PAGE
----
Last week our team attended the Digital Food and Beverage Conference in London where we met with brand leaders from all around Europe to discuss the latest innovations in eCommerce.
After two days of intensive sessions and discussions we learned what the heads of eCommerce of the top Food and Beverage companies in the world are concerned about:
1. Trendy basics on the Digital Shelf
The relevance of tracking and optimizing the fundamentals of the Digital Shelf was one of the main topics discussed along the conference sessions.
There was a mantra that was repeated of going “back to basics”: this means monitor and optimize your Digital Shelf and not getting carried away by trendy trends was mentioned in some of the most important talks.
Things like the relevance of Hero Images to increase conversion on Retailers or the correct use of keywords in the description and titles of the products to better position on search (both as a good practice for Retail SEO or to push ranking of the manufacturer and the retailer on Google) were amply discussed.
We absolutely agree with the importance of the basics on the Digital Shelf (so much we just launched a very short ebook about it) but at the same time we believe it is crucial to act fast and keep an eye on the new challenges within eCommerce.
The basic understanding of the Digital Shelf requires also a correct monitoring of eRetail Media (paid search and ads) and also keeping track of new up and coming players like Quick Commerce where the dynamics of how the actual Digital Shelf works has its own set of rules.
You need to keep an eye on what’s coming next because in eCommercewhat’s a trend today, will be a basic tomorrow.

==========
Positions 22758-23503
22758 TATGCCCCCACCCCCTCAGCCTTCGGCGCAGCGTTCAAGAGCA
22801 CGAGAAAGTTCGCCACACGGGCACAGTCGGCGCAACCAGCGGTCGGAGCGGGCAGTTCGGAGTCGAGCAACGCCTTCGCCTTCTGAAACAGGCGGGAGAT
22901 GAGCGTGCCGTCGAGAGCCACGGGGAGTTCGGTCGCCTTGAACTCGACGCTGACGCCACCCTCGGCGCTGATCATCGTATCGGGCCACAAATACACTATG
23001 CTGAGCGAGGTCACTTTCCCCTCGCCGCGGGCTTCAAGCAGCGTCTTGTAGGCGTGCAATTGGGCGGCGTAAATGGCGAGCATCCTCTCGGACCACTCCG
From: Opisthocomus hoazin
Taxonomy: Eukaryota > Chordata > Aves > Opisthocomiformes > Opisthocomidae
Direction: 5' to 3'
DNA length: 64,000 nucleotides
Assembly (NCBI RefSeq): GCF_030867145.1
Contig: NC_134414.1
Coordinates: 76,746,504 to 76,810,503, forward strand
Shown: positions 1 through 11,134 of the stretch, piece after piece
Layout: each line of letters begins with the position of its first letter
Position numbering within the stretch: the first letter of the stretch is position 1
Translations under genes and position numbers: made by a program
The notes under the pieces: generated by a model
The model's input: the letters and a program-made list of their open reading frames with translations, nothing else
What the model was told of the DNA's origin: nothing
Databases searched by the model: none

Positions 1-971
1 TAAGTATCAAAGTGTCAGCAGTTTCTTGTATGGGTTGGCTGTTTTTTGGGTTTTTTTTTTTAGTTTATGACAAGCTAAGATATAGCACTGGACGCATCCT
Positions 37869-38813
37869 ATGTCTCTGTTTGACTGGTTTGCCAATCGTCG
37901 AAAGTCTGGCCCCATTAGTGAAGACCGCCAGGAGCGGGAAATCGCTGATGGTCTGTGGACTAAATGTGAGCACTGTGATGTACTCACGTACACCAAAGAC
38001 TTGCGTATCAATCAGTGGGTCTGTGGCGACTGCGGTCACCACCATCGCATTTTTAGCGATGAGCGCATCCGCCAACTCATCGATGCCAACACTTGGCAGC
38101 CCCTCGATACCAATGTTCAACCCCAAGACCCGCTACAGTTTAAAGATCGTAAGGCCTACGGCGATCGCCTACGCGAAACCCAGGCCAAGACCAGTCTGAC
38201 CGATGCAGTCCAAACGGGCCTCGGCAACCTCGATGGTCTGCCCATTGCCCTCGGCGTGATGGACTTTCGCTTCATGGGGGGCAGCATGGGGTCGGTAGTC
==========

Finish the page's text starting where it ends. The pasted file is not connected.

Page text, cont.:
2. Quick Commerce is making everything move (even) faster
As if the pandemic hadn’t already accelerated eCommerce adoption worldwide fast enough, then came the new players in the eRetail spectrum that are making the wheel move ever more quickly.
We’re talking about what worries all eCommerce managers from F&B across Europe right now: the rise of Quick Commerce Apps like Gorillas or Getir. As we mentioned in one of our most recent posts, Quick Commerce players have the ability to deliver an order in the shortest possible time. In less than an hour or even in a few minutes.
It’s not only that the consumer adoption pace of this type of retail is moving quite fast but that also it's setting its own rules for the Digital Shelf and brands need to understand the dynamics to be able to win.
Manufacturers are clueless because these companies do not provide any information so eCommerce Managers need the right data in place to monitor these players, along with the right KPIs.
Some of the concerns related to Quick Commerce:
- There are only a few “dark-stores” or fulfillment centers in the cities where they currently operate.
- A low number of SKUs available per category on the shelf means not every brand will have a spot.
- The small inventory makes it easier to be “out of stock”: which needs to be monitored more often (even more than once per day).